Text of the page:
Will the world ever live as one?

“We live in a world we have not yet learned to look at”

Marc Augé

(Photograph taken at The Beatles Story, Liverpool) 

We are living in a world in which we are being constantly bombarded with information about everything, from funny memes to world politics. We are often under the impression that we know and understand the world we live in. It’s just an impression. The world out there is far more complex than right-wing or left-wing; it’s not either this or that. People’s minds are just as complex.  Yet, we find ourselves wishing people would think just like us and we end up putting them in boxes according to how we perceive them. This binary thinking may pervade our classroom practices, mainly the discussions and debates we carry out with our students.

That said, I’m not arguing in favor of a neutral, bureaucratic ESL environment focused only on grammar and vocabulary in a  world where people live as one. Ultimately, it’s impossible to ignore the world out there and bringing up both global and local issues not only enriches our teaching, but it also enhances the role of language as a tool for communication and as a vehicle for social change. However, this is not to say that class discussions involving current issues should be an end in itself.

As language teachers, our primary goal is to teach language so that learners can talk about the things they want to talk about. Therefore, we should equip our students with the grammar and vocabulary they need and scaffold them, so that they can hone their speaking skills and use English to defend their own positions, counter argument, and most importantly, reach compromise, not only in classroom discussions but also in their everyday interactions.

What I’m saying is that we should create a safe environment in which learners can express their own ideas if they wish to do so. Some learners may not want to voice their opinions and it’s all right because, as English language teachers, our role is not to lecture others on what they should think, say or do. Rather, our role is to promote diversity, inclusion and understanding through  language. In order to do so, first, we must accept the fact that we have but a limited understanding of people and world events. Will the world ever live as one? Maybe, but in the meantime we can and should create an accepting environment in our classes through language.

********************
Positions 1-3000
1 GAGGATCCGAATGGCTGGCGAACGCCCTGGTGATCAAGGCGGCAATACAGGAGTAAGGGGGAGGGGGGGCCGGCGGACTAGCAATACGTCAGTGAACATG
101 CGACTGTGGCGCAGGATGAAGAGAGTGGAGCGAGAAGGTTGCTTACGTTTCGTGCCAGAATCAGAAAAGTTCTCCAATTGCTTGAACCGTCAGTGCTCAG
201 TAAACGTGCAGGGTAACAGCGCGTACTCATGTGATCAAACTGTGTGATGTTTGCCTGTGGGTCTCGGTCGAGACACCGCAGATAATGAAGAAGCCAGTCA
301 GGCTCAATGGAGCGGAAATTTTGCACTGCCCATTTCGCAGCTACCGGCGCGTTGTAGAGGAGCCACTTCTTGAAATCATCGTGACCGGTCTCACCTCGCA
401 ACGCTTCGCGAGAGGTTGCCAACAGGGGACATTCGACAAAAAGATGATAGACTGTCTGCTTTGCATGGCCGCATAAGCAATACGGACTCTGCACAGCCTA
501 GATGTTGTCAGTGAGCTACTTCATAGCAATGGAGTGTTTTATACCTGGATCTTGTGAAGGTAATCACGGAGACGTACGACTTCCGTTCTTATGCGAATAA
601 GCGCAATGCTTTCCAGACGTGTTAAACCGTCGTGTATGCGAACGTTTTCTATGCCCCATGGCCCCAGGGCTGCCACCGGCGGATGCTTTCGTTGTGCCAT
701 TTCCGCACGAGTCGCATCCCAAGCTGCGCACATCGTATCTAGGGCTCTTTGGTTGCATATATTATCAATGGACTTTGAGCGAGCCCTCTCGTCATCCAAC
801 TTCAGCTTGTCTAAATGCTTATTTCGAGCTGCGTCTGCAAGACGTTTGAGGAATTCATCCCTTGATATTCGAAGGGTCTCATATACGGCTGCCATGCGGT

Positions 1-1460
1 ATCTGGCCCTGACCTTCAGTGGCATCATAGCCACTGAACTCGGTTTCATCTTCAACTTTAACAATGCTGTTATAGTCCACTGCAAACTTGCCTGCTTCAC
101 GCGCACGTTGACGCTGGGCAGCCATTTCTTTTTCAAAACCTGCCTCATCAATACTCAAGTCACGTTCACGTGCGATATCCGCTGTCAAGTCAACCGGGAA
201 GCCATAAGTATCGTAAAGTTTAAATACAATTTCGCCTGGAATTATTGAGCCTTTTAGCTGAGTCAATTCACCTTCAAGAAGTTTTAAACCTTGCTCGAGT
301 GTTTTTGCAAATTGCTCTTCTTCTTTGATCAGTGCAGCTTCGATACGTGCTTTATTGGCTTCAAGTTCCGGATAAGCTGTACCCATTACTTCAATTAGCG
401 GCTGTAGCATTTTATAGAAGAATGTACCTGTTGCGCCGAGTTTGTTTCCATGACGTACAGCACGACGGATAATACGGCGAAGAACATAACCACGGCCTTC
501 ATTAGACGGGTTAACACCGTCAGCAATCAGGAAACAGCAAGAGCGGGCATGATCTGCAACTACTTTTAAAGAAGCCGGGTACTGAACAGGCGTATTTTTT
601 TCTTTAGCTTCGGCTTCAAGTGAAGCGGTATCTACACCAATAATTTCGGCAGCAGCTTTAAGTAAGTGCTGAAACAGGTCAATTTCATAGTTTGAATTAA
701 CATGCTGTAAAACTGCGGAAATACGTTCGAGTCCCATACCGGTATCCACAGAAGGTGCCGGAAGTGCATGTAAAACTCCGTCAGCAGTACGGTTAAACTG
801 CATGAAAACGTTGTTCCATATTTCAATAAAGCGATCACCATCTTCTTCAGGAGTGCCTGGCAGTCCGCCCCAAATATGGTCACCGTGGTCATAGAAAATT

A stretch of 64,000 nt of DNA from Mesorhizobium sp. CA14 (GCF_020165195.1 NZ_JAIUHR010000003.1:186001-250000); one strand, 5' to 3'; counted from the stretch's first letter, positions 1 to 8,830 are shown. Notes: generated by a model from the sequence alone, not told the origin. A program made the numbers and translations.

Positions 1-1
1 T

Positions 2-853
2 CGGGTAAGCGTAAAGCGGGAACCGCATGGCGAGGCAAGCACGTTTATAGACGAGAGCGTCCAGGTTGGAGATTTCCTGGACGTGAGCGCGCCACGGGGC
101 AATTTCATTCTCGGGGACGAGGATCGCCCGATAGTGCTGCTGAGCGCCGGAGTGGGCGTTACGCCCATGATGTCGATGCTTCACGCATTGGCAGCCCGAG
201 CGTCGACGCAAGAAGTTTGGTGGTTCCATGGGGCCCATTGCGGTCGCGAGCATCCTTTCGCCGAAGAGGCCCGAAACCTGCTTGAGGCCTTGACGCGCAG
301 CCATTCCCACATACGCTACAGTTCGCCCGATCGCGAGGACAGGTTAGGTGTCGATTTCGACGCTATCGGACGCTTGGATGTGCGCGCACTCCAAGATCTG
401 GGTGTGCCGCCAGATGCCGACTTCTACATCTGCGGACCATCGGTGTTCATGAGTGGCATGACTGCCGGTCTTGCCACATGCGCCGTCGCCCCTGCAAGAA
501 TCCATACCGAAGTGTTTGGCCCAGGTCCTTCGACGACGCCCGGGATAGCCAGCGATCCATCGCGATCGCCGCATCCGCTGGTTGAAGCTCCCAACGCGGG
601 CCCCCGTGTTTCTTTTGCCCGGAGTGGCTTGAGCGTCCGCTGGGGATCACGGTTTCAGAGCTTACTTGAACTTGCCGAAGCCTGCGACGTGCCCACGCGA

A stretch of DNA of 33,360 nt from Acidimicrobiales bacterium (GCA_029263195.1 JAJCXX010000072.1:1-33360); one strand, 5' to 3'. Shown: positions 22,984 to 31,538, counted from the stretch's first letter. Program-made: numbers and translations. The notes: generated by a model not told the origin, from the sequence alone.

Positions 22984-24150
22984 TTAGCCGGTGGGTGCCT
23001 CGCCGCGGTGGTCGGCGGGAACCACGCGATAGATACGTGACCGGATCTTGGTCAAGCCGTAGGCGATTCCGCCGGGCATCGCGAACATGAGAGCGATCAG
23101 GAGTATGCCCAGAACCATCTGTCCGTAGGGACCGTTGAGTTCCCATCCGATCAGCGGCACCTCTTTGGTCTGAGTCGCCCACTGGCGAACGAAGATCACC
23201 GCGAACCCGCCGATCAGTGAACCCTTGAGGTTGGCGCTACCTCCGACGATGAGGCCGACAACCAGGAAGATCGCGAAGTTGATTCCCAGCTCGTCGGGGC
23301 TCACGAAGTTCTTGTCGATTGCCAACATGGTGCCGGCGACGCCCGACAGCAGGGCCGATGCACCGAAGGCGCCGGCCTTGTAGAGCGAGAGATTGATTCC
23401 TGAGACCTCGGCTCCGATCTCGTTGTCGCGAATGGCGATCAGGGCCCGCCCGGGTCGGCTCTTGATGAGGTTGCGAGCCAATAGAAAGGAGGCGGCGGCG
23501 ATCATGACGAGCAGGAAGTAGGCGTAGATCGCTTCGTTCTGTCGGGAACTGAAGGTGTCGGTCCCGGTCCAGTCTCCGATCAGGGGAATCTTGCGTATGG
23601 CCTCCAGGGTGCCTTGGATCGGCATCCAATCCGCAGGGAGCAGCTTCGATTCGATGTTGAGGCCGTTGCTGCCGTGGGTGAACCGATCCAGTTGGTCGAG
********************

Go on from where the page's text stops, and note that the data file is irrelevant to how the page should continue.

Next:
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Teresa Carvalho

Teresa holds a Master's Degree in Language Studies from PUC-Rio, a B.A. in Linguistics from USP, and Delta Modules 1 and 2 Certificates. She has been teaching for over 30 years and has presented at webinars and at both local and international Conferences, including ABCI, IATEFL, and the Image Conference. She also holds a Specialization degree in English Language from PUC-Rio. She is interested in Systemic-Functional Linguistics, identity studies, visual literacy, and in language development for teachers of English as a foreign language.

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